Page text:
But there is a danger that France—and perhaps Europe more broadly—is developing a perverse specialty: cleaning up after crimes it doesn't have the will to stop. European peacekeepers labored for several hard years protecting humanitarian aid deliveries in Bosnia as ethnic cleansing proceeded around them. And remember that it was the French who sent a military mission to protect refugees after the Rwanda genocide. That mission, Opération Turquoise, saved some lives (including the lives of many who committed the genocide), but was a pale shadow of the rescue mission that should have been launched weeks earlier.
My fear is that the combination of feel-good war crimes prosecutions and post hoc band-aid operations like this new one in Chad have sapped the will to take the needed hard measures.
The soap opera that French politics has become just keeps getting better and better:
President Nicolas Sarkozy's ex-wife Cécilia has branded him a "stingy philanderer" with a "behavioural problem" who is an "unworthy president" of France... Mrs Sarkozy alleged that her 52-year-old ex-husband was "a man who likes no-one, not even his children".
Here I was thinking that "Anglo-Saxon" economic proposals, anathema in a country reared on statism, were driving down Nicolas Sarkozy's popularity. Turns out it's his relationship with his new girlfriend, shown above with the French president in front of Egypt's Giza pyramids:
It is called the "Carla effect," and it helps explain President Nicolas Sarkozy's sudden decline in popularity.
Far from endearing Mr. Sarkozy to his people, his paparazzi romance with the model-turned-singer Carla Bruni has fueled criticism that he is ignoring the country and spending too much time having fun. [...]
According to a nationwide poll by the research group CSA published on Sunday, only 48 percent of the French surveyed said they trust the president to run the country — a fall of seven points in a month. "President Sarkozy is exposing his flamboyant personal life at the moment the French want him to deliver on his promises to improve the economy," said Stéphane Rozès, the director of CSA, in a telephone interview. "He has eliminated the line between public and private life, between his success in his personal life and his promises for the French people to succeed."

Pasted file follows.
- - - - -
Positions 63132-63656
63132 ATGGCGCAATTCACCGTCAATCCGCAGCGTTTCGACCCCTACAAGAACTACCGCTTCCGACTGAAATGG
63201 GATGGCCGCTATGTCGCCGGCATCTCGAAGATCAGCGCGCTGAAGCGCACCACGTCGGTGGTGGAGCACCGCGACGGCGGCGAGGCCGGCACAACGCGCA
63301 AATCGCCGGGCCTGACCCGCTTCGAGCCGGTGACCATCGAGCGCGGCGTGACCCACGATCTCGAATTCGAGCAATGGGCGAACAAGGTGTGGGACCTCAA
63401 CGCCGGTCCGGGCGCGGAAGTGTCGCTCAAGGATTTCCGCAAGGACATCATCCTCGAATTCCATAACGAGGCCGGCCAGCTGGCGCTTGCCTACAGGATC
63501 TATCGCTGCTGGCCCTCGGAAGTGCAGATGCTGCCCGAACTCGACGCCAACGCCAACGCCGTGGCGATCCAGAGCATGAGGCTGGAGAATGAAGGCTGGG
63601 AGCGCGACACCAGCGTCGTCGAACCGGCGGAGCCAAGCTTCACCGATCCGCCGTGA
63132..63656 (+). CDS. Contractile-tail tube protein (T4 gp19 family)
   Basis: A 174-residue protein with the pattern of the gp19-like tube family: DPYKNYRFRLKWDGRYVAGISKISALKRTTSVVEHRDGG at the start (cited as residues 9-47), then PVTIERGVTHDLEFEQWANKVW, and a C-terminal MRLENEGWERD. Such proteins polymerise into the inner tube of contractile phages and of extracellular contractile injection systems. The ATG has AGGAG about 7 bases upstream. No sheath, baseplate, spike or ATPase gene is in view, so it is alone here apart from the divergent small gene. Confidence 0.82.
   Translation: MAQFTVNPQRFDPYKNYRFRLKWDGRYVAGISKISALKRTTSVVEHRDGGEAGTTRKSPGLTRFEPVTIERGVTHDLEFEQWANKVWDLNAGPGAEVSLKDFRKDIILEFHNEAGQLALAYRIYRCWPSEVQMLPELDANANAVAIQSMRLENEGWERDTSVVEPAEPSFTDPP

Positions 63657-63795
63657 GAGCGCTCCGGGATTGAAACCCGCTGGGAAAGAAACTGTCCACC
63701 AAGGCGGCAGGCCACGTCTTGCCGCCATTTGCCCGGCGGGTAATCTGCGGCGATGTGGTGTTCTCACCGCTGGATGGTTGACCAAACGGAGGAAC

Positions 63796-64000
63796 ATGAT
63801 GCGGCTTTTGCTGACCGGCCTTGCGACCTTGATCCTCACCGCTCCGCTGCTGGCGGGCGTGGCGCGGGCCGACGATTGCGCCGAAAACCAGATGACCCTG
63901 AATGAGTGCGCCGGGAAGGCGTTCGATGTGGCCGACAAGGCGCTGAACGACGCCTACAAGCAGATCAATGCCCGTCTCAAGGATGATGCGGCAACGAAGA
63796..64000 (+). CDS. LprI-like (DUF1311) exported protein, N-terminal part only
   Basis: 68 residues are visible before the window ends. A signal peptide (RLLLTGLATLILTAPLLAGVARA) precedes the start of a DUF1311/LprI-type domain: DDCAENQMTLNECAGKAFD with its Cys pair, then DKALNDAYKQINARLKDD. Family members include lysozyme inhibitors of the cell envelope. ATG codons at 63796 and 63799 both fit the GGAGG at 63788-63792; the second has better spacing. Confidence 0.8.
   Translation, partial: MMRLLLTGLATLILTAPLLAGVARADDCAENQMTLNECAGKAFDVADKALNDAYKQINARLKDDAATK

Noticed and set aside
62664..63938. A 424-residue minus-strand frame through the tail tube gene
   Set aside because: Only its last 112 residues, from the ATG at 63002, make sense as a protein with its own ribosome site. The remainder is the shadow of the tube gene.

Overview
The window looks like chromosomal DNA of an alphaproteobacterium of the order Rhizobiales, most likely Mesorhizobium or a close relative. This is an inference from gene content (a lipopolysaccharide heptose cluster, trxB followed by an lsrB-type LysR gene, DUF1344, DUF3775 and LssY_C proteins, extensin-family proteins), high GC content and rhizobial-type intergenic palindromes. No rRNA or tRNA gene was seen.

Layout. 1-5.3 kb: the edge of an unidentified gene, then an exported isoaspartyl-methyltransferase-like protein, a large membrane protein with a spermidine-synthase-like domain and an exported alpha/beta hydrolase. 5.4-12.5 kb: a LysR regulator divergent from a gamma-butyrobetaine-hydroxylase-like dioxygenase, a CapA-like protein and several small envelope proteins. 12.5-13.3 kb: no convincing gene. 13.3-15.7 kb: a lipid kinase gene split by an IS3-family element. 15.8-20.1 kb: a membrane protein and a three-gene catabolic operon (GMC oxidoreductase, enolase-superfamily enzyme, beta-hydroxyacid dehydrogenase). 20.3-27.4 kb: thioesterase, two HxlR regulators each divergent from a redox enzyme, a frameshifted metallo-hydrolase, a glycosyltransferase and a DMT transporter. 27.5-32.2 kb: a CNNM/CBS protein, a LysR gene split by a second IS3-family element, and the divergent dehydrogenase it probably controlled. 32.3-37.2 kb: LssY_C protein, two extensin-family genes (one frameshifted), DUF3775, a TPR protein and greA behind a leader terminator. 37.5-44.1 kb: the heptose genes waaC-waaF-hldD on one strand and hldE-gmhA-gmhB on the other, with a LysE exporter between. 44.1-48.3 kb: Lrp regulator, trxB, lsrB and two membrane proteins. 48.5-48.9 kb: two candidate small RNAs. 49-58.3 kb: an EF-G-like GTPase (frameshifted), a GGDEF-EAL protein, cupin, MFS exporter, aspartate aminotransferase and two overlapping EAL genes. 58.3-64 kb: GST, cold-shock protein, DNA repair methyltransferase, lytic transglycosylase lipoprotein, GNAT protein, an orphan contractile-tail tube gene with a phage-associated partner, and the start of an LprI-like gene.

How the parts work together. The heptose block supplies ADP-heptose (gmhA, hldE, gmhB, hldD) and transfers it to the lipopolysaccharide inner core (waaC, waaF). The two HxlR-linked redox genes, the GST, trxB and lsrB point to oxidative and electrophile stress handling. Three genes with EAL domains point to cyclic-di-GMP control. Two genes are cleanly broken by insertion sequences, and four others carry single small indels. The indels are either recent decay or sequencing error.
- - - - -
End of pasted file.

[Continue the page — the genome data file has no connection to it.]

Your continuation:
Is there nowhere left in the world where you can wear a beret, drink a capuccino, discuss Sartre, and enjoy a cigarette? Sure seems like it. Last February, France enacted a law banning smoking in office, stores, schools, and hospitals. Totally makes sense. But starting January 1, the ban will be extended to bars, restaurants, hotels, nightclubs, and—gasp!—the café. Surprisingly, 66 percent of the French support the ban. But not everyone is happy:
People say that a café is the thermometer of a country," said Cécile Perez, 54, owner of La Fronde, a bar-tobacco store in the historic Marais district. "In a café, while we smoke, we meet new people, we exchange ideas, we learn, we listen, we talk about everything. If we stop that, what do we have left?"
France is just the latest to join a slew of places that have banned smoking in once-smoky areas. The state of California banned smoking in enclosed spaces in 1998. New York City did the same in 2002. Ireland became the first entire country to do so in 2004, followed by Italy in 2005. Sweden followed a few months later, then Denmark and Britain in the summer of 2007. After France, next up is Romania and the Netherlands in 2008. Mind you, none of these places are actually banning cigarettes. For that, you have to go to Bhutan—the only country today where the sale of tobacco is forbidden.
I grew up in healthy Boulder, Colorado where smoking is viewed on par with drinking a vat of bacon grease. I didn't even try my first cigarette until I was 21, and since then I've had probably one cigarette a year. But nevertheless, I actually do find the total ban to be a tad excessive. I think it's a good idea to forbid smoking in offices, hospitals and schools, and yes, even restaurants. But when I go to a bar, I kind of expect a little smoke.
My solution? Bars and cafes should apply for tobacco licenses just the way a they apply for liquor licenses. That way there will be some smoking places, and some non-smoking places. Those that want to indulge in their vice should have to pay a little extra fee. My plan protects people's health, it protects people's freedom, and the government gets a little extra income too. Everyone wins!